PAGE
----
The Cat Of Schilda

Long ago in Germany there lived a group of the wisest men in the world. Kings and princes called upon these men of Schilda to sit on their councils. Their wisdom was so valuable that leaders everywhere could not live without the Schildburgers, and so, as time passed, the men were at homeless and less often.

After a while they discovered their lives back home were in shambles their fortunes squandered, their wives upset, their children running wild.

Well, these men were so wise; they came up with an extraordinary plan. They began to behave as if they were fools, and they did this so well and for so long that after a while they forgot how to be wise at all. We might know more of their history if a terrible event that happened one spring had never happened.

It began innocently enough. The village of Schilda was so full of mice that nothing was safe not the babies’ cribs, not the closets or beds, not the breadbaskets, bales of hay and stores of rice.

One day a stranger happened to pass through the village, and this stranger brought along a creature no one in Schilda had ever seen. “What sort of animal is that?” the Schildburgers asked of the stranger, and when he explained that the animal was known as a mouser, the men rubbed their beards in wonder. “A mouser, is it?”

Then the stranger set the mouser down.

Now the mice in Schilda had never had to flee from anyone or anything. But when this creature, the mouse or a cat, as it was also known saw all these mice scuttling about, he gave chase. Before long he had caught more than two dozen.

“We need this mouser!” the Schildburgers decided. “Let us buy him from you,” they begged the stranger.

The stranger saw that he could earn a pretty penny for his cat, and so he bargained with the Schildburgers long and hard, and at last, the men of Schilda promised to pay the stranger more money than he had ever known. They would give him one half now, they said, and when he returned in the spring, they would give him the other half.

The stranger knew he would never return, but the Schildburgers had given him so much money already that he thought he must hurry away before they realized their mistake no single cat could possibly be worth such a fortune.

Off he ran down the road, but suddenly the fools of Schilda remembered something. They had forgotten to ask the man what they should feed this beast after all the mice were gone.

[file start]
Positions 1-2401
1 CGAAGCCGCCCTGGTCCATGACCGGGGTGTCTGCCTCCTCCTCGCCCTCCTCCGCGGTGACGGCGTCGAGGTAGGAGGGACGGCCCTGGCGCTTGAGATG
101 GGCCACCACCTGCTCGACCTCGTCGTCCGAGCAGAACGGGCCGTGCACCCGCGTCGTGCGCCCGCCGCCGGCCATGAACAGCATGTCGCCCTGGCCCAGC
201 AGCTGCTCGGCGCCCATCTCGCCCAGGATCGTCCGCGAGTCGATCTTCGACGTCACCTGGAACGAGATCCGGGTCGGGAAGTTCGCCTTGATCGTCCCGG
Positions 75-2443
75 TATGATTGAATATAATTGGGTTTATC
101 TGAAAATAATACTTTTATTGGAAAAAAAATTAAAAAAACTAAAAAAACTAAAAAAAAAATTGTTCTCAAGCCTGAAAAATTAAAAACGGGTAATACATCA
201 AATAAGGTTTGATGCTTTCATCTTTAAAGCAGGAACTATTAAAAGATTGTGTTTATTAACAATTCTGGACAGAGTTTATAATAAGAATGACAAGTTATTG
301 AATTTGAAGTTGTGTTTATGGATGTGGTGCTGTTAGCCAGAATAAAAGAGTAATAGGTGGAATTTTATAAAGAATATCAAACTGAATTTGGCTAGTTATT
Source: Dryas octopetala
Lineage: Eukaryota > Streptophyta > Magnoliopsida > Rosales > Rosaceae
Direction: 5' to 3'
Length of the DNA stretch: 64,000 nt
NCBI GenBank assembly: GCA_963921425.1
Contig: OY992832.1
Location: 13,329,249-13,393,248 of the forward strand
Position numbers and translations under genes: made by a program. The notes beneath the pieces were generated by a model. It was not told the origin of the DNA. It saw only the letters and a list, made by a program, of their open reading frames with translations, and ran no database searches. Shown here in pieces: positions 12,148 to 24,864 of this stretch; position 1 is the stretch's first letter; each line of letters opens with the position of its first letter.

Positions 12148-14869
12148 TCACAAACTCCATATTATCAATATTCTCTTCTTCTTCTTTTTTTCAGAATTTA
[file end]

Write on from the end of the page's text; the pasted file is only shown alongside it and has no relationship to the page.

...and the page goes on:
“I’ll chase after him,” cried one of the men of Schilda, and off he dashed, running with all his might in an effort to overtake the fleeing stranger.

“Ho there!” he called to the stranger, and thinking his trickery had been discovered, the stranger began to run faster still.

“Sir,” this fool of Schilda called out, “what does the creature eat?”

“Whatever you please, whatever you please!” the stranger yelled in reply. But he was far away, and the wind was blowing, and the fool misunderstood his words. “Men and beasts?” he cried. “Men and beasts?”

The fool quickly raced home. “Fellows,” he called, “We must destroy the mouser, or when he has finished off the mice, he will eat us. We’re next!”

When the fools heard this, they panicked. “Kill him,” they chanted, but though they were fools, they were filled with sorrow at the thought of their brand-new creature dead. They could not kill him, and yet if they did not, they realized they all would die instead.

They called a meeting to discuss what to do next, and there they decided to burn down the granary and with it the cat. So they set the granary on fire, but naturally, the cat, feeling the heat, leaped out of the nearest window and dashed to the house next door. So the men of the village council purchased that house from its owner, and this too they set on fire, but again the cat, feeling the heat creeping close, leaped to safety.

And so it went. House after house was set on fire until the whole street was blazing. The cat just moved on to the next house. Finally, the cat sat in the middle of the street washing himself, lifting first one paw and then the other to clean his ears and whiskers.

“Look, he is vowing revenge upon us!” one of the fools cried. The terrified villagers fled for their lives. They ran and ran, and they left behind the fire that burned on until it had consumed every last building in Schilda, and so all of their history burned to ash. The Schildburgers scattered to every corner of the globe, and now there is no place on Earth where fools cannot be found.

As for the cat? He finished off the mice of Schilda and went on his way